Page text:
interpreted.

•Every statement ends in a semicolon
•Comments begin with “#” and extend one line




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Built-in Data types

•No type Declarations
•Perl has three types:
  • Scalar
  • Array
  • Hash (Associative Array)

•Integers, float, boolean, etc... are all of type Scalar.




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Built-in Data Types: Scalar

•Scalars begin with “$”
•Can take on any integer, real, boolean, and string value


                              $A   =   1;
                              $B   =   “Hello”;
                              $C   =   3.14;
                              $D   =   true




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Scalars in Strings

•To use a scalar in a string simple insert it!



                 $A = 1;
                 print (“A’s value is $A \n”);




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Addition and Concatenation

•To add two scalars together, we use “+”

                             $A = 1;
                             $B = 2;
                             $C = $A + $B;


•To concatenate two strings together, we use “.”

                             $A = “hi”;
                             $B = “bye”;
                             $C = $A . $B;


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 Context

 •When a scalar is used, the value is converted to the
  appropriate context:

$A = “hi”;                                   $A = “hi”;
$B = 3;                                      $B = 3;
$C = $A . $B; #C = “hi3”                     $C = $A + $B; #C = “3”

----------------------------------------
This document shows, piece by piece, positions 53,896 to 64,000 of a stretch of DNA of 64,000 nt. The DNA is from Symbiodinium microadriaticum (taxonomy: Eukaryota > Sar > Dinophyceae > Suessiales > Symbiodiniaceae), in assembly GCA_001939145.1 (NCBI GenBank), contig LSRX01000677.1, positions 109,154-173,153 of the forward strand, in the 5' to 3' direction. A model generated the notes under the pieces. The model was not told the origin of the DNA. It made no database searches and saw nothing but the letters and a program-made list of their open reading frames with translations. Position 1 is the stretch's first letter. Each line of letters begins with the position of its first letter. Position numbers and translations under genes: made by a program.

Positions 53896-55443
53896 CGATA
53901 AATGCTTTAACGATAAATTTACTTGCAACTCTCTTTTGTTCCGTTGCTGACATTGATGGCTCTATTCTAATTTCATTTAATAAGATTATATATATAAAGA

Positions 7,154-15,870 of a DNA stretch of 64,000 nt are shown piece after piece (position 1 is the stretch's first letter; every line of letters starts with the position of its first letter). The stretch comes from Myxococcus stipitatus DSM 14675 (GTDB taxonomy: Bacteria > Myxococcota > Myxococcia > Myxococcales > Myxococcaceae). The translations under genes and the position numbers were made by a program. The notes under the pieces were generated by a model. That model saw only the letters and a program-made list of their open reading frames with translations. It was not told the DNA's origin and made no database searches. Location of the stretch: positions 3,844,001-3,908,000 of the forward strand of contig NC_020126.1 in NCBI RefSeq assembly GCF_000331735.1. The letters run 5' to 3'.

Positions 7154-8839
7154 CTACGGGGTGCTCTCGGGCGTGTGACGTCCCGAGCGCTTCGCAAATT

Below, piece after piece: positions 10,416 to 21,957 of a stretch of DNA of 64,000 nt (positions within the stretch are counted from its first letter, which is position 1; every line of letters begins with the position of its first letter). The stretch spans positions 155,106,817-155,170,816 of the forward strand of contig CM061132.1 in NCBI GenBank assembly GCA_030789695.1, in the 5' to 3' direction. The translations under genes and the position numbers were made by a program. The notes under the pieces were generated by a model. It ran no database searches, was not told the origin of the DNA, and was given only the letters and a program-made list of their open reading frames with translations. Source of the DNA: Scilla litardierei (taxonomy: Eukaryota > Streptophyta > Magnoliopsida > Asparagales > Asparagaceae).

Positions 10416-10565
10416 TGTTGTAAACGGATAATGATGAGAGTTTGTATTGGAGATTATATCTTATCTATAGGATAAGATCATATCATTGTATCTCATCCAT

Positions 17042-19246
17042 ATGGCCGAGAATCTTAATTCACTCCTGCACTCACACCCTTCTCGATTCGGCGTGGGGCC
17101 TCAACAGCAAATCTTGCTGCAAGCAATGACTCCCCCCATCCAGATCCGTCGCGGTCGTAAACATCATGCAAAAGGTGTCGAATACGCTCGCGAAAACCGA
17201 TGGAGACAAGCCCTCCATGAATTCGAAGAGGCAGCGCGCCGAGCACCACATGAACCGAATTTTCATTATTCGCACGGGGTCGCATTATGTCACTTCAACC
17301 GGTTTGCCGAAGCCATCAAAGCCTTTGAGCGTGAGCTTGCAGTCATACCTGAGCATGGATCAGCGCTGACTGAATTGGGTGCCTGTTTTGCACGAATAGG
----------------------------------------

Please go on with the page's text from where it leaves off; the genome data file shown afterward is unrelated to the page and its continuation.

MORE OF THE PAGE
$A = “4”;                                    $A = “4”;
$B = 3;                                      $B = 3;
$C = $A . $B; #C = “43”                      $C = $A + $B; #C = “7”



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Built in Data type: Array

•Array variables begin with “@”
                                      @A;

•Using “=(xxx,yyy,zzz,...)” we can define the content of
 the array

               @A = (1, “two”, 3.13, true);


•Using $foo[xxx] we can access individual elements of
 the array @foo.

             print ($A[1]); #Prints “two”
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Built in Data type: Array

•Using “$#foo” we can get the max index of the array
 “@foo”

               @A = (1, “two”, 3.13, true);
               print $#A; #Print’s four




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Built in Data Types: Hash

•Hashes are like arrays, except that they are indexed by
 any scalar type, not just integer.
•Hash variables begin with “%”
                                       %A

•Can be defined as via “( ‘index-1’, value-1, ‘index-2’,
 value-2,...)
  %A = (‘first’, 1, ‘junk’, ‘value’, 3.14, true);

•Subscripts are accessed by “{}” and can be any scalar

              print $A(3.14); #Prints “true”
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Built in Data Types: Hash

•Great for text processing
  • Building tables, lists, etc....

•Built-in function “keys” gets all subscripts.



%A = (‘first’, 1, ‘junk’, ‘value’, 3.14, true);
foreach (keys (%A)) { #Loads values in t “$_”
  print “( $A{$_}):$_ \n”;
}



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“Homework”

•Get Perl up and running
  • http://www.perl.org/get.html




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Reading

•D. Stotts, The PERL Scripting Language, 2003
•(Optional) J.K. Ousterhout, Scripting: Higher level
 programming for the 21st Century, 1997.
•(Very Optional) Scott’s Chapter 13.